IDL E-Mail from Pablo Neruda
QUESTION: After having a couple of his questions answered on the IDL newsgroup by the legendary legerdemain of JD Smith and Craig Markwardt, Todd Clements was moved to exclaim, "I'm beginning to wonder if there is an IDL question you [guys] can't answer!"
ANSWER: That got me to thinking about Pablo Neruda and his wonderful book, The Book of Questions, I sometimes quote from in the IDL courses I teach. Here is an example from the book.
Whom can I ask what I came
to make happen in this world?
Why do I move without wanting to,
why am I not able to sit still?
Why do I go rolling without wheels,
flying without wings or feathers,
and why did I decide to migrate
if my bones live in Chile?
Imagine my suprise then when--just a week later--I received an e-mail from Mr. Neruda himself. It seems he had been fooling around a little bit with IDL and he was moved to write a poem. Here it is.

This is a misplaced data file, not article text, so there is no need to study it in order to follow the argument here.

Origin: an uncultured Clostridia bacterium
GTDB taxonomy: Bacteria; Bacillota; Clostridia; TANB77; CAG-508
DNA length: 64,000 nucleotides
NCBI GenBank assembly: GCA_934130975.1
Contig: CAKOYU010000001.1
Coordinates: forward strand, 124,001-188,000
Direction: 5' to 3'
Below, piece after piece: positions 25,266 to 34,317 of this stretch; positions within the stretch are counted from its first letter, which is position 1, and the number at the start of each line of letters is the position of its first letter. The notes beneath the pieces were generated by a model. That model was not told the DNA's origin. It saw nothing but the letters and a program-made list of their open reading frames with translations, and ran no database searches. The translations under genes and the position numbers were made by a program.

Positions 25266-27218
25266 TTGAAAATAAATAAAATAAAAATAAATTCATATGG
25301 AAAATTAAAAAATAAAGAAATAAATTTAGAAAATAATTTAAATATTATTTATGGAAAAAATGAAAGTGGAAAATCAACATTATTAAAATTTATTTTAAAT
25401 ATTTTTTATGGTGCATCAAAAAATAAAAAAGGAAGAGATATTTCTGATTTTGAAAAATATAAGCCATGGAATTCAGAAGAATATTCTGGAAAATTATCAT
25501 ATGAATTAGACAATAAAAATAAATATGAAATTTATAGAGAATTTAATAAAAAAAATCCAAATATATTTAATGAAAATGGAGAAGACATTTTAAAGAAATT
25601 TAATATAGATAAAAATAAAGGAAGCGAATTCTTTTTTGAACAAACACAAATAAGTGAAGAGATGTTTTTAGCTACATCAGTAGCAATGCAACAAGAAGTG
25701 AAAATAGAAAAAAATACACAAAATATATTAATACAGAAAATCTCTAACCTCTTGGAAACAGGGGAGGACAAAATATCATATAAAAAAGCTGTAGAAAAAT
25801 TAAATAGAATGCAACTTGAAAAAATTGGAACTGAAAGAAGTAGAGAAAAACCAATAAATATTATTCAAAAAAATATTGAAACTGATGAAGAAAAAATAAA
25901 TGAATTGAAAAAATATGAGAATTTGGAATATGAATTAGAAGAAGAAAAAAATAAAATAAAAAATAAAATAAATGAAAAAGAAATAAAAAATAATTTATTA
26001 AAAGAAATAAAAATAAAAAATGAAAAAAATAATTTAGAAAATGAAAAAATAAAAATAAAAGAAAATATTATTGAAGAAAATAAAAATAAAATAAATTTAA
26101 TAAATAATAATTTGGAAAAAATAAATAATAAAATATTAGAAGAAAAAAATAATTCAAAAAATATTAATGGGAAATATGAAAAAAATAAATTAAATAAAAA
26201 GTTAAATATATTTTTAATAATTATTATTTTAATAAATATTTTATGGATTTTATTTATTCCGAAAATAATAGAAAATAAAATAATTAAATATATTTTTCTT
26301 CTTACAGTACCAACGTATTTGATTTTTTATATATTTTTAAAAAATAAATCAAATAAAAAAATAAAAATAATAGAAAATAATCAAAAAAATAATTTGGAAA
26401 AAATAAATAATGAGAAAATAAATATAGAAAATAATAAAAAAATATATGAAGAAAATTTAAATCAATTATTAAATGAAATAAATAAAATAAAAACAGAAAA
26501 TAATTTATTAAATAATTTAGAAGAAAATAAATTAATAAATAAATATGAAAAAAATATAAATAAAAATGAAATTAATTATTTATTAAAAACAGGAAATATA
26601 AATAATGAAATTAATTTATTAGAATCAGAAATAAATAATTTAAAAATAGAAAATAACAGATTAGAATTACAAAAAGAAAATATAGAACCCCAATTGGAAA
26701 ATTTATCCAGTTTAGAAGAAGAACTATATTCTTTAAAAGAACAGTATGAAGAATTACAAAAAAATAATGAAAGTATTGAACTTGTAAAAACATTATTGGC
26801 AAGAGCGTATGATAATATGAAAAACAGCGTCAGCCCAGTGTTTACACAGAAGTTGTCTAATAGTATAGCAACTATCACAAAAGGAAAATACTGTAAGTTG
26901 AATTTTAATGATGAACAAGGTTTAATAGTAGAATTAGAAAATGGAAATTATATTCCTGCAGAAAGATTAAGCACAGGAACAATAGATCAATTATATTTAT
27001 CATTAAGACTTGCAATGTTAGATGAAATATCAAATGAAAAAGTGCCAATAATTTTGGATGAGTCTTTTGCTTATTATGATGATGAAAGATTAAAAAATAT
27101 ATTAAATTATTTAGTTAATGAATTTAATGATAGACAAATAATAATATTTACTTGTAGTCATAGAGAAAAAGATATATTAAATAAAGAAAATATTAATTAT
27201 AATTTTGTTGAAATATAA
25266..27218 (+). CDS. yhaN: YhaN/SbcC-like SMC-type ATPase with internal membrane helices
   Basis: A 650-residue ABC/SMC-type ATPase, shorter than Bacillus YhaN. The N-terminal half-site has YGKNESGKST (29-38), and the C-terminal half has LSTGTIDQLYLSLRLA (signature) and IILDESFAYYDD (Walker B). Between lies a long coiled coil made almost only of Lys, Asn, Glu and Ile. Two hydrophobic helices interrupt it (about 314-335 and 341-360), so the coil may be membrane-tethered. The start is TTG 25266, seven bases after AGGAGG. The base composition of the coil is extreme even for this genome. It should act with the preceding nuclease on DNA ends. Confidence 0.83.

How many contours will I get if
I let IDL select them?
Who in his right mind thought we needed
something like the Table Widget?
Why is it so difficult to get PostScript output,
and why are object graphics lines so thin?
How hard can it be to write code that is
incomprehensible? Do I need to know more, or less?
I'm pretty sure even JD and Craig would have trouble with these questions. :-)
But, of course, once something like this starts on the IDL newsgroup it is hard to stop. Craig was moved to respond with IDL-ku verse:
At times like this I turn to the ancient poetry form, IDL-ku. Like the haiku it must adhere to the terse 5-7-5 syllable structure, but must also be a compileable IDL program. The equals sign, "=", can either be silent or short-hand for the one-syllable, "is."
yes, _ref_extra = $
useful, NOT a, figment (from)
arrays, alter (shape)
at, unexpected, moments;
remember, reform (them)
display: the image;
for robust=results, please do $
use, imdisp OR plotimage
Nuggets of wisdom from the ages... Not answers to every question, but then again we must leave some mystery for the new people.
If anyone else is so moved, we now have a place to publish this most personal poetry. :-)
Copyright © 1997-2003 David W. Fanning
Last Updated 4 January 2003